This is a sheet of transgenic skin cells, which now, along with sheets like it, covers the body of a nine-year-old Syrian boy. Two years ago, the boy arrived in Germany as a refugee, where his life-long genetic skin condition took a devastating turn for the worse. Epidermolysis bullosa is caused by mutations to proteins that keep the skin’s upper layer properly attached. As well as causing painful blisters, the disease increases the risk of infections. Indeed, upon entering hospital, the boy had such a severe infection he ultimately lost 80 percent of his skin. The boy’s negligible chance of survival, prompted his doctors to try an experimental therapy in which his skin cells were engineered to produce healthy versions of the mutant proteins – enabling the cells’ to properly attach. The therapy was a success and now, in his second skin, the boy is enjoying a second chance at life.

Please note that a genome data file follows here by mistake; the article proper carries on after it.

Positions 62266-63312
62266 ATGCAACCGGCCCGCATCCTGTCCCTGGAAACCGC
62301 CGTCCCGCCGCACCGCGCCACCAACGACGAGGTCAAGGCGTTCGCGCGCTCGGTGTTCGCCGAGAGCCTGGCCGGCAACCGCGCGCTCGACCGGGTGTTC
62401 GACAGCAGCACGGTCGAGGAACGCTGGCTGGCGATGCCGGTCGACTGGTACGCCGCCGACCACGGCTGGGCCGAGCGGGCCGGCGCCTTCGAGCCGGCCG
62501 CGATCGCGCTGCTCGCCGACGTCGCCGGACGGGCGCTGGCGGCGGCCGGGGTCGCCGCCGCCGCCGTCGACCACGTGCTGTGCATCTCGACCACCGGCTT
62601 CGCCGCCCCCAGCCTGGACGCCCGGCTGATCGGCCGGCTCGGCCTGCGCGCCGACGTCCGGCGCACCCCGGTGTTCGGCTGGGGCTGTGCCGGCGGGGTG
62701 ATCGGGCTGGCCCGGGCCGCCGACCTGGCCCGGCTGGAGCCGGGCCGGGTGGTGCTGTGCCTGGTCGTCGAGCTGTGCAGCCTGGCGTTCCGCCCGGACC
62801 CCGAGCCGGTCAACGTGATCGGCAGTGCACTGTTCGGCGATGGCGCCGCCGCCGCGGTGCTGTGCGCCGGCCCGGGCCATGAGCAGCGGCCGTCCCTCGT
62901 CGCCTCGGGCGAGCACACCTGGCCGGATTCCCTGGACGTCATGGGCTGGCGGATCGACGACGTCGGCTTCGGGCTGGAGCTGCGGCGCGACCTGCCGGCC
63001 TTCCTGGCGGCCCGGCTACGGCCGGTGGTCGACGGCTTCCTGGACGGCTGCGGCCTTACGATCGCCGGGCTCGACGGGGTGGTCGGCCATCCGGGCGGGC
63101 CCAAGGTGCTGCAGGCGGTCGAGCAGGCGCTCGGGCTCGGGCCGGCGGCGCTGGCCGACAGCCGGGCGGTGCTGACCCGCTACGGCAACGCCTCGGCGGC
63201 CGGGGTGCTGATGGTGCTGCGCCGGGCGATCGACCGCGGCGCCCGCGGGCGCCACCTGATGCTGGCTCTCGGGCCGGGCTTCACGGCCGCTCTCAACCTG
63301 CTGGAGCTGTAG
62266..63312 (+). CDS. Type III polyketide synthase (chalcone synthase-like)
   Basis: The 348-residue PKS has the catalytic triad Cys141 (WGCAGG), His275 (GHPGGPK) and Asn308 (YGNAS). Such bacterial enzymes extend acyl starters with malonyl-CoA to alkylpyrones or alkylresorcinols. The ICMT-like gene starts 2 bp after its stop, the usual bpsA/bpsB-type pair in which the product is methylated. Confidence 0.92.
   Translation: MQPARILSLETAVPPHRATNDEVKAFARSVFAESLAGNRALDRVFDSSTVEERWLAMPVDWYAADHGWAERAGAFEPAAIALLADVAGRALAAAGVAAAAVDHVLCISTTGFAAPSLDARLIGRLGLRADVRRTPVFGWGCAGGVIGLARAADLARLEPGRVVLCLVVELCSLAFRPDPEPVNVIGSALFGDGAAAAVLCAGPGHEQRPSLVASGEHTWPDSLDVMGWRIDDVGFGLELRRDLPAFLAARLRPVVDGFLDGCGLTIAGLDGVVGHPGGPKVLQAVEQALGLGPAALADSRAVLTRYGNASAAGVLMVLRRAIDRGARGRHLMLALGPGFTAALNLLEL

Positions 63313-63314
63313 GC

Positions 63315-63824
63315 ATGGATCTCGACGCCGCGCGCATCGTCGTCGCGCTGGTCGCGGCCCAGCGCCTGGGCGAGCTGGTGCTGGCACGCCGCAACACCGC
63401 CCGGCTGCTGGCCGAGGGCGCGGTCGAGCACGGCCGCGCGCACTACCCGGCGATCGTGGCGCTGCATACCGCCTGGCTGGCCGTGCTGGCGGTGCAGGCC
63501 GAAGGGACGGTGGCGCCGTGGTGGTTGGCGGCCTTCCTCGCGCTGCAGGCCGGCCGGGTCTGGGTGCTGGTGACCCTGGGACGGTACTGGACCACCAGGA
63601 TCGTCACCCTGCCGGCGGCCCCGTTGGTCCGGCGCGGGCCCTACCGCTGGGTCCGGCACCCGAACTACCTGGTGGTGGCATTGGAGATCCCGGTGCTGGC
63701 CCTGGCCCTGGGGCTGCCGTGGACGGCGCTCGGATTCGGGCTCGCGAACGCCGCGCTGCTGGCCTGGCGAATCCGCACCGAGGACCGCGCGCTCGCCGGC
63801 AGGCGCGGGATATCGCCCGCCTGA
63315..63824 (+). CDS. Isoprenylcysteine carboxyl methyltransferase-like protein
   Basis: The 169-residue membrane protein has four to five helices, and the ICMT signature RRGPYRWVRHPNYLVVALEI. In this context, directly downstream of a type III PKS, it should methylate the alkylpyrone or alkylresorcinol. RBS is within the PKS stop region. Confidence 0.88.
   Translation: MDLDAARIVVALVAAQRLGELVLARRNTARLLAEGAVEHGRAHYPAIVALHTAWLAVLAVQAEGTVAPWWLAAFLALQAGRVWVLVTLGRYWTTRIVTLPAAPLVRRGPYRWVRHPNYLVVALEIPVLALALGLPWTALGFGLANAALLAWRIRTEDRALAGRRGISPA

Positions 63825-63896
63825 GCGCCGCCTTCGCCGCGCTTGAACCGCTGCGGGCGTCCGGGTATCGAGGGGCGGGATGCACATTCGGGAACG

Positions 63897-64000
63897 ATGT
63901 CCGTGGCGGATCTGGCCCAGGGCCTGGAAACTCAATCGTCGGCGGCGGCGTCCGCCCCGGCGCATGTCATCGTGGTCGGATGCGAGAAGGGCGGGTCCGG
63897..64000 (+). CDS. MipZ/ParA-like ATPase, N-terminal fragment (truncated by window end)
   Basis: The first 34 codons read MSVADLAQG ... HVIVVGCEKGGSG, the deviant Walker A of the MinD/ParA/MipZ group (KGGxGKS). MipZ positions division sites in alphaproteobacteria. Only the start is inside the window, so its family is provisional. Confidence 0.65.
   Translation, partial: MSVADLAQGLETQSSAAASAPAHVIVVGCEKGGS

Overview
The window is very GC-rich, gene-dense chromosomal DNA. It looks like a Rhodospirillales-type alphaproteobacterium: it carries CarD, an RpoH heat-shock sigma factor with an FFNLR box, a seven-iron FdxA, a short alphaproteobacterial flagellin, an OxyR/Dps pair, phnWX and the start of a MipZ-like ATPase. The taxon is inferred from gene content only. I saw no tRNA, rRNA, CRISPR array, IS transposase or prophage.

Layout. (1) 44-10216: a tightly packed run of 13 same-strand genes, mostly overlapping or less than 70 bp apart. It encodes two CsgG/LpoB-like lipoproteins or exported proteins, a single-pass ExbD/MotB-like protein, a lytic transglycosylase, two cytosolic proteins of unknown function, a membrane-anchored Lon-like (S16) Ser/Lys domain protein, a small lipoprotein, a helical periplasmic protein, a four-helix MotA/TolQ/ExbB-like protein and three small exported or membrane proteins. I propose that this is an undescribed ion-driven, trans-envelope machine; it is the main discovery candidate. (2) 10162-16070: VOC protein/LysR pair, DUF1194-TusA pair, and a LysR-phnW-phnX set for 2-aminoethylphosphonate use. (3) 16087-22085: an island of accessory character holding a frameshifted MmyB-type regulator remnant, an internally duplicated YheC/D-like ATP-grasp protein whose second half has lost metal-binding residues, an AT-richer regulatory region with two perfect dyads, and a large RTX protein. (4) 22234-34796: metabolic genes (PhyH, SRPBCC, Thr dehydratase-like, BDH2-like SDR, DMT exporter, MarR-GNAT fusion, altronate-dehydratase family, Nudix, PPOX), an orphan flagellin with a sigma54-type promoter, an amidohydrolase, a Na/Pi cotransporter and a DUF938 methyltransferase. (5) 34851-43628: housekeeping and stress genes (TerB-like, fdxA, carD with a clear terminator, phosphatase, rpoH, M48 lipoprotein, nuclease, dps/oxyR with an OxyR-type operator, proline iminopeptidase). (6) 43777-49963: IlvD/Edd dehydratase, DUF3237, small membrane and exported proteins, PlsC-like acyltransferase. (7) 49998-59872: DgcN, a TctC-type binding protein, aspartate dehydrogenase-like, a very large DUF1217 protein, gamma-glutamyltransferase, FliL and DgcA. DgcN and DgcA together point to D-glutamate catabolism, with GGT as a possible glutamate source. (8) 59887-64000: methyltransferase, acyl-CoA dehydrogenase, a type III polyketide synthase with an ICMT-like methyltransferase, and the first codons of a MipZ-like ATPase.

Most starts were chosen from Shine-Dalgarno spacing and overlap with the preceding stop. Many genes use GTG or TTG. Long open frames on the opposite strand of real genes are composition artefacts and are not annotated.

BPoD stands for Biomedical Picture of the Day. Managed by the MRC London Institute of Medical Sciences the website aims to engage everyone, young and old, in the wonders of biomedicine. Images are kindly provided for inclusion on this website through the generosity of scientists across the globe.
BPoD is also available in Catalan at www.bpod.cat with translations by the University of Valencia.